Corporate taxes—two approaches to stemming corporate inversions
Corporate inversions and policies to prevent them have recently become issues in the presidential campaign. And they are likely to remain so, now that the European Union has ruled that Ireland must collect back taxes from Apple, which had opened a head office there. Both major party candidates seem to agree that corporate inversions, a situation where a U.S.-based company moves its corporate home abroad for tax advantages, present a problem. But they suggest quite different methods of dealing with it. Without arguing in favor of one or the other candidate, we can examine the logic behind these proposals.
Here is the problem – the U.S. tax code treats U.S. companies less favorably than foreign companies operating in the U.S. Foreign corporations pay U.S. corporate income taxes but only on the income they earn in their U.S. operations. U.S. companies, in contrast, have to pay taxes on all of their worldwide income, but the taxes on the income earned outside of the U.S. are due only when the company brings those profits back home.
Most other developed countries have a simpler system, where all companies, foreign and domestic, pay taxes only on the income earned from operations within the country. And then, of course, there is the issue of corporate tax rates, which in the U.S. reach 35 percent, much higher than in most other developed countries.
This situation creates a host of unfortunate incentives. First, there is an obvious disincentive for U.S. companies to return foreign profits to the U.S. And they don’t – there are reports that U.S. corporations have about $2 trillion parked in their foreign subsidiaries. Incentivizing companies to invest their profits in foreign countries instead of domestically is clearly not a desirable outcome.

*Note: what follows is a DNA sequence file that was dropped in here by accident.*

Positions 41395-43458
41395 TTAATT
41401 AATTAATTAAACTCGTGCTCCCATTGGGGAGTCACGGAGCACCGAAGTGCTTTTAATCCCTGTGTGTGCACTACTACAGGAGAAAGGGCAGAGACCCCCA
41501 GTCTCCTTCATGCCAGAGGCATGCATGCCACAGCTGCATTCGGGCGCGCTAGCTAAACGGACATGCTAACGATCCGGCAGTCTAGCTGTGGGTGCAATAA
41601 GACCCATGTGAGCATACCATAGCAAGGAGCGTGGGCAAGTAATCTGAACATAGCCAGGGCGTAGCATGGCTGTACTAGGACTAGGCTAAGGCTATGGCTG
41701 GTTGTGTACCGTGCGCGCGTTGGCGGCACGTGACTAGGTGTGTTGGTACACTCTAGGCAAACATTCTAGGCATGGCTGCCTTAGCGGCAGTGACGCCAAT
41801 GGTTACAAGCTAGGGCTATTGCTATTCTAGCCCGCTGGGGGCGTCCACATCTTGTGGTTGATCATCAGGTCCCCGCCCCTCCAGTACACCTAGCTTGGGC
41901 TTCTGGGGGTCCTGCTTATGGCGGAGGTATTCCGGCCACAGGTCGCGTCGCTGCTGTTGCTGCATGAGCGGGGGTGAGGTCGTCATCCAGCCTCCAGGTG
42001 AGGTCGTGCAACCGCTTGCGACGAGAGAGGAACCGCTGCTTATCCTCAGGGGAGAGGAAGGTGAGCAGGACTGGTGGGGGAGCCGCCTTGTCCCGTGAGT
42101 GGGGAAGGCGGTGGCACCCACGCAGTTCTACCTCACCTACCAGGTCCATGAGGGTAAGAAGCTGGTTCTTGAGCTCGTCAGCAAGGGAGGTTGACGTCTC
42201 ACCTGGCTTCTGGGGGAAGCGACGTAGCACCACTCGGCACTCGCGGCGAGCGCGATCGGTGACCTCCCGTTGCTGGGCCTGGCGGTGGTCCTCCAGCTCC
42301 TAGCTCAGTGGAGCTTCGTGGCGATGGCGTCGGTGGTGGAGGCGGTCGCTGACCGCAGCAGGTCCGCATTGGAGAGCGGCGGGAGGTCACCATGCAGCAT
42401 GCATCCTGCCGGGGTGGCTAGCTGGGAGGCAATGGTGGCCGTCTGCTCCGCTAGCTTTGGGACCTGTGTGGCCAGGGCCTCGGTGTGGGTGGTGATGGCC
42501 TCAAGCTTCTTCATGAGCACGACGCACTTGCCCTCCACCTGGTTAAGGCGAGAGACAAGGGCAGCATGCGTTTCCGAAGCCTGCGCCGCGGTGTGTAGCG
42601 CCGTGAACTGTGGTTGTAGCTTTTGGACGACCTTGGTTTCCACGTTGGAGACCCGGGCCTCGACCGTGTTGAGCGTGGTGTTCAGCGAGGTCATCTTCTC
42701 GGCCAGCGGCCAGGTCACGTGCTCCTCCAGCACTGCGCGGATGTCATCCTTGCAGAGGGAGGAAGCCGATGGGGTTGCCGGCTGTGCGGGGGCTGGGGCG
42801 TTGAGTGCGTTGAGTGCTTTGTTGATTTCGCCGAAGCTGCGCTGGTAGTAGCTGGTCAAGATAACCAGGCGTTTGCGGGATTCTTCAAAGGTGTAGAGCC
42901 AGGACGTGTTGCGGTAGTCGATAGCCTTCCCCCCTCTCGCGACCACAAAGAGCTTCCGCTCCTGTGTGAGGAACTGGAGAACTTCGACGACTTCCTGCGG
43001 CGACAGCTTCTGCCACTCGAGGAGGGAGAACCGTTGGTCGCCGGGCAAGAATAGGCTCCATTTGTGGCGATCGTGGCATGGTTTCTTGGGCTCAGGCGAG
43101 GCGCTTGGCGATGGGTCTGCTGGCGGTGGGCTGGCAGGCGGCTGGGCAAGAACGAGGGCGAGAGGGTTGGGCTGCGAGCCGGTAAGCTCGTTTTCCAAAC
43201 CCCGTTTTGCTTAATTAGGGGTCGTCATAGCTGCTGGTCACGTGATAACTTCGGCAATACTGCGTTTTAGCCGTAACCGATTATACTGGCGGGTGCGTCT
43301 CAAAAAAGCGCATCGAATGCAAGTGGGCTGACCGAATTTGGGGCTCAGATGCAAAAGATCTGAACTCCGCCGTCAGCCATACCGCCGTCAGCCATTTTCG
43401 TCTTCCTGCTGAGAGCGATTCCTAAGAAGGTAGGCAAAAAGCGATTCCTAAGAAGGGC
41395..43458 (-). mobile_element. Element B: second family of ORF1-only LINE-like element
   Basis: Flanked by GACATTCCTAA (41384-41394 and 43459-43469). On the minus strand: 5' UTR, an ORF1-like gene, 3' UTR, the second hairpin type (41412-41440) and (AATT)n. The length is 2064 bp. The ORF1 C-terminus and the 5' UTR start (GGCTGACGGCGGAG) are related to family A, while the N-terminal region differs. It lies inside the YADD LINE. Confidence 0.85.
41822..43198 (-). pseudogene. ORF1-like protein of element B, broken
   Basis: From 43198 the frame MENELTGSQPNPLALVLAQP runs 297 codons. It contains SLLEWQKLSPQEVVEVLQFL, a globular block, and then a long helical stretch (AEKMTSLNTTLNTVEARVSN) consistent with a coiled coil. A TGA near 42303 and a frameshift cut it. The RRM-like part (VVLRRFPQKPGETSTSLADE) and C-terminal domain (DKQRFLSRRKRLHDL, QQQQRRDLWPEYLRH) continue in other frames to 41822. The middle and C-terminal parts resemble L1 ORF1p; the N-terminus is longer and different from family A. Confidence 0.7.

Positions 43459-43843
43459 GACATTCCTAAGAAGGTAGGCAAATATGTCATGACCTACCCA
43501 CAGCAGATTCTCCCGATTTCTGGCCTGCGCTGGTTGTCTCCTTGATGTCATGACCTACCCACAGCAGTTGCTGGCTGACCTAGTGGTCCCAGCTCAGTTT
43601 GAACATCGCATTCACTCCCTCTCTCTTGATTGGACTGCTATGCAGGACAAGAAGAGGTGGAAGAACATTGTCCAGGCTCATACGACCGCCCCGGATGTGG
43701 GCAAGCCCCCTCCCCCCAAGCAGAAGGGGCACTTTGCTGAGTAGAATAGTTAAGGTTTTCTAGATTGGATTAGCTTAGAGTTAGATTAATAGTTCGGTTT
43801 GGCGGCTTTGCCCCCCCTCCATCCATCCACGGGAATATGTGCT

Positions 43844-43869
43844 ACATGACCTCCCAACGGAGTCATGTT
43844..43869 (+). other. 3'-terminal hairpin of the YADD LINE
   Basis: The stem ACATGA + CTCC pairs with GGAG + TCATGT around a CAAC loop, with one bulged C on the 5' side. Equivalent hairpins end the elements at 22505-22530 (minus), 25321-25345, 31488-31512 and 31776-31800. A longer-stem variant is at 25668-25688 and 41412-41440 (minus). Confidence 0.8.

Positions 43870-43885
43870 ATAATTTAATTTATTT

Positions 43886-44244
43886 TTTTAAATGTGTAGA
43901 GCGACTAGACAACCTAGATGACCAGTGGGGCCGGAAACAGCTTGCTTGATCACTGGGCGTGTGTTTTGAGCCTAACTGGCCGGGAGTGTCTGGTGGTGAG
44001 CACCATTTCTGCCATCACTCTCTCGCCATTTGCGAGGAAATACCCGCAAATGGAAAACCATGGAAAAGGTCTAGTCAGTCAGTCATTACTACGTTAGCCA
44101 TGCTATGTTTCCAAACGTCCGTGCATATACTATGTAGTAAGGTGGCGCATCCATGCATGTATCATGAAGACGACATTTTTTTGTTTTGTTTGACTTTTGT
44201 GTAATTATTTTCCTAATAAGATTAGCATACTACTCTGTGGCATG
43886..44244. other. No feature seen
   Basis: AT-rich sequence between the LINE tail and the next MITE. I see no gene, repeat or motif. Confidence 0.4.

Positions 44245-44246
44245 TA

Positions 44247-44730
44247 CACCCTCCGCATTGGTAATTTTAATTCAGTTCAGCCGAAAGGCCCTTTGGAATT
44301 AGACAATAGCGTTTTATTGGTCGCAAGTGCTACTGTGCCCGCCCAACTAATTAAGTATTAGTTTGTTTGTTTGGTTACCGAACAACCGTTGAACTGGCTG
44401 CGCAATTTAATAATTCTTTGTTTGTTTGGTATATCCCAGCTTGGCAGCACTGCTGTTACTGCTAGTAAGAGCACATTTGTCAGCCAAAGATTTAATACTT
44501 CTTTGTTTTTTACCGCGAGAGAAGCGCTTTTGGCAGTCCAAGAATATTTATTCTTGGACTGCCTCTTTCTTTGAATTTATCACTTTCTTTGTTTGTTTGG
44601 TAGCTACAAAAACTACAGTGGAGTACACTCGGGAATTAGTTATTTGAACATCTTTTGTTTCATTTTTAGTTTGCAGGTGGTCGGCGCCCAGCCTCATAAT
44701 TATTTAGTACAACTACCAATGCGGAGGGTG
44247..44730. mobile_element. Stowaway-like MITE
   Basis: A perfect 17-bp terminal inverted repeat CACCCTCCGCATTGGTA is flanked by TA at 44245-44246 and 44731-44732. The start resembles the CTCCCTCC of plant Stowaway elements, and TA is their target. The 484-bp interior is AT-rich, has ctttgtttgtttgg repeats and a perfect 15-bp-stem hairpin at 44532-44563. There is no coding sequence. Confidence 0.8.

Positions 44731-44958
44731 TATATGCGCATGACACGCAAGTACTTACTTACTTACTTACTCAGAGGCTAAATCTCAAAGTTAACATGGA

Second, there is an incentive for U.S.-based corporations to become “foreign.” A recent publicized example of this was the failed attempt of Pfizer to merge with Ireland-based Allergan, thereby becoming an Irish company operating in the U.S.
In a corporate inversion like this, a U.S. company is “acquired” by a foreign one, and its corporate home moves to the foreign country. The company retains access to the U.S. market and still pays U.S. corporate taxes on the income it earns in the U.S. But it does not have to worry about paying U.S. taxes on its worldwide income. Ireland is a favored destination, primarily because it has a very low 12.5 percent corporate tax rate.
In general, there are two ways to prevent corporate inversions. One is to remove the incentive—mimic other countries and only tax the profits that companies earn in the U.S., lowering their tax rates nearer to levels they would pay elsewhere. Various people, including Donald Trump, have proposed some version of this. Or, create disincentives to invert. Hillary Clinton proposes such a policy in the form of an “exit tax” that U.S. companies would have to pay on their deferred profits if they relocate outside of the U.S.
Mathematically, the two approaches seem to be equivalent. But their consequences would be quite different.
If the U.S. choses an exit tax, it would be an open admission that a form of economic coercion is needed to prevent companies from fleeing U.S. jurisdiction. And, what’s even worse, the entire world would see just how much companies are willing to pay to leave. If an exit tax of, say, 5 percent, ends up being enough to prevent companies from leaving, it would not be bad. But what if even a 40 percent tax does not stop them?
The other solution—easing the U.S. corporate tax code—has no such negative side effects and has the potential to attract companies to the U.S. Opponents, however, point out that giving up taxing worldwide profits and lowering corporate tax rates would drastically reduce the tax revenues collected from corporations.
This, however, is far from certain. Ireland, with its 12.5 percent corporate tax rate, collects more in corporate taxes (relative to GDP) than the United States (Chart 4). It is hard to imagine that the United States would not be able to attract at least as many companies as Ireland if it lowered its corporate tax rates.
Companies currently engage in lobbying and other legal and accounting tactics to lower their effective tax rate far below the statutory 35 percent. Wouldn’t they still do it even if tax rates were lowered?
Consider the incentives that companies face. To avoid paying the 35-percent tax rate, companies hire scores of lawyers, consultants, and lobbyists. But if the tax rate were lowered, it may prove cheaper, easier, and simpler to just pay the tax and let go of all the high-priced help. This would be better for the economy too, as these intelligent people could then find something productive to do instead of wasting their human capital on devising ways to avoid taxes.